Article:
eggs1A reader sent me an email asking me several questions, including the following:

Do all translators give volume discounts for big projects?

I can see several reasons why a translator might be tempted to offer a discount on her work. First of all, the security of having work for a few months can be a real incentive when work has been patchy or your client base isn’t as secure as you’d like. Second, there is so much competition out there that price and "special offers", like a volume discount, can mean that a client will chose you rather than the other translators who are competing for the same job. Third, once you’ve been translating the same project for a few weeks, you’re bound to become quicker and more efficient: words come easily, terminology becomes second nature and your productivity increases, leading to more money being earned in one day, which cancels the lower rate.
These are all valid reasons, but having said all this, I never give volume discounts, mainly because I see it as a slippery slope. First a volume discount, then what? A 2 for 1 offer? Free translation in September? Volume discount makes complete sense in the manufacturing sector, because of economies of scale. You’ve invested in machinery and materials, so the more you produce, the cheaper each extra unit becomes, and you’re able to pass on these savings on to your customers if you so wish. This is not the case when you translate. Although you do become quicker as you gain expertise and knowledge in one particular field, this is due to your capacity to internalise new knowledge and skills, and this gain of productivity is very limited. To guarantee quality translations, you still have to edit, proofread your own work and generally spend a certain amount of time on it. Besides, other problems crop up with a large translation project: keeping the translation consistent over hundreds of thousands of words is a real challenge and might cancel out any improvement in your productivity.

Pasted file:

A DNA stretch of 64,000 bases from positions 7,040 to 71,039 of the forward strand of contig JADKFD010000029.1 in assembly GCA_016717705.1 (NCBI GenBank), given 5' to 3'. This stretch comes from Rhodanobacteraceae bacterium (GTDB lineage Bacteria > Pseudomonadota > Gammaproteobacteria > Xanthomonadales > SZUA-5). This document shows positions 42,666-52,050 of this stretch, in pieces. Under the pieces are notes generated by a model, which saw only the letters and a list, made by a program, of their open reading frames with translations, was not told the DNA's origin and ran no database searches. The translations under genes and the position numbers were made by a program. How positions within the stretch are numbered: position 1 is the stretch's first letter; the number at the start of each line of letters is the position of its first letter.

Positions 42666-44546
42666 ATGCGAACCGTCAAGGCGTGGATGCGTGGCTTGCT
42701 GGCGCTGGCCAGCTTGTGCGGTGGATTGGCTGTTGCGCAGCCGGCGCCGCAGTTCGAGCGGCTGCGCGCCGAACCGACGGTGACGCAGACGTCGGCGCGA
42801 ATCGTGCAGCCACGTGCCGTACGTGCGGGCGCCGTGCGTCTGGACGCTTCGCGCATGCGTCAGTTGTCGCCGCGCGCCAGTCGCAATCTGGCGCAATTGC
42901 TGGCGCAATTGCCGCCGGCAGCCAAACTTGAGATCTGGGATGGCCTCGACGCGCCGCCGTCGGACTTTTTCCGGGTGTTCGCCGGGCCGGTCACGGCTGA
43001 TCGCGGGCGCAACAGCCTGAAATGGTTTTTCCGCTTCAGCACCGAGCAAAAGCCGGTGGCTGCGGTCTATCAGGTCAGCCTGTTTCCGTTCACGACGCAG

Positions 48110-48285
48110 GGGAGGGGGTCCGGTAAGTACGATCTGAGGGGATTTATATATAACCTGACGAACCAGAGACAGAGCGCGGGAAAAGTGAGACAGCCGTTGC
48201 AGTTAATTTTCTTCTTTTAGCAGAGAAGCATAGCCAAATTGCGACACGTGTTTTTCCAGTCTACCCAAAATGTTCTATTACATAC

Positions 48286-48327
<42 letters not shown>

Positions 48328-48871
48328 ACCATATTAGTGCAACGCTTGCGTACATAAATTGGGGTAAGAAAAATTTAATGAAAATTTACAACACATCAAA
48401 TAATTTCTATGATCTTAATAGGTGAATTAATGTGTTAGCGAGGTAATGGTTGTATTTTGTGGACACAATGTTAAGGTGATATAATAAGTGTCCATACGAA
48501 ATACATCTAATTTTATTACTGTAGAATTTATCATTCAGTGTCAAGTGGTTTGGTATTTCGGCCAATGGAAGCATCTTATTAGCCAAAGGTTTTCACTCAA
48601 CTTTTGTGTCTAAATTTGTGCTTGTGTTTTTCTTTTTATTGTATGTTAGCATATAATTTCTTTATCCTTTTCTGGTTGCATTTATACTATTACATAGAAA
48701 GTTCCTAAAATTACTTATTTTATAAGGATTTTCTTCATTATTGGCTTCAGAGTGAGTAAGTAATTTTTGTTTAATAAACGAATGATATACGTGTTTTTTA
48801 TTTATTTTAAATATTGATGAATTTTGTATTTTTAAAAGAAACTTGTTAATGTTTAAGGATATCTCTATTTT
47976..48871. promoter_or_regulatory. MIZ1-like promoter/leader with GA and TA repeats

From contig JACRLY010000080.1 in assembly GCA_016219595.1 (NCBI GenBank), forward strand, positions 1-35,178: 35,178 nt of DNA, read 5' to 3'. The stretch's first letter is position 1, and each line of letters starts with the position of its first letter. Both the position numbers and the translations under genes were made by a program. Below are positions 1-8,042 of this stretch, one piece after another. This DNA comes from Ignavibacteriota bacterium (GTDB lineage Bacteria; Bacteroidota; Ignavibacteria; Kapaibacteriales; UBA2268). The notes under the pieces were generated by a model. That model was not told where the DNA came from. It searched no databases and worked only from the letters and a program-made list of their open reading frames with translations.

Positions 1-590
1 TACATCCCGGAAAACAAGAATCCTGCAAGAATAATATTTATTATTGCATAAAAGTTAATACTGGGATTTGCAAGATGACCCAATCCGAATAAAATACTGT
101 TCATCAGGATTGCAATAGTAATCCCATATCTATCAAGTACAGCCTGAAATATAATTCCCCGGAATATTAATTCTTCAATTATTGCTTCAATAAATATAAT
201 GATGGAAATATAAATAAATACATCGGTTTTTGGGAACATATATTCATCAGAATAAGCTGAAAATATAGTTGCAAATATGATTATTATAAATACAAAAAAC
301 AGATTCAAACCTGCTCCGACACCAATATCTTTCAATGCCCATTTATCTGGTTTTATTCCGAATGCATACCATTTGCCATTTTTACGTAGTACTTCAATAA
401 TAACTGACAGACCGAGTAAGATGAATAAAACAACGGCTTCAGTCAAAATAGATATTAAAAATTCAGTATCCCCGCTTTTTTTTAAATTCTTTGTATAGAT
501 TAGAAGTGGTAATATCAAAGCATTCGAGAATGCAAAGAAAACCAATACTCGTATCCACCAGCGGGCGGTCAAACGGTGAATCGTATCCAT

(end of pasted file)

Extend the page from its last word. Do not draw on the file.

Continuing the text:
Second, although clients may ask for a discount on large projects because they think they are very desirable, there are lots of risks attached to taking on a job which consumes all my attention: not only there is a real danger I might lose regular and valued customers by not being able to take on any of their projects for an extended period of time, but I also wouldn’t have time to acquire new ones. At the end of the large project, there is a real danger that I might find myself very quiet indeed. Also, from a day-to-day point of view, it’s not the most satisfying way to work for me, as it can be monotonous. One of the things I love about my job is its variety, chatting with different clients, grappling with varied types of documents, always being on the go. I did take on a large project last year (190,000 words at my normal rate) and enjoyed the challenge very much, but it was mainly because the deadlines were quite flexible, which allowed me to organise my workload so I could carry on working for my other clients.
So to sum up, volume discounts just don’t work for me. Working for less doesn’t make sense when the benefits aren’t clear-cut at all and the security that comes with a long-term project, besides being illusory, isn’t enough to convince me to lower my rates. I’d rather keep looking after my regular clients while expanding my client base, on my terms. To me, this is a much better long-term strategy.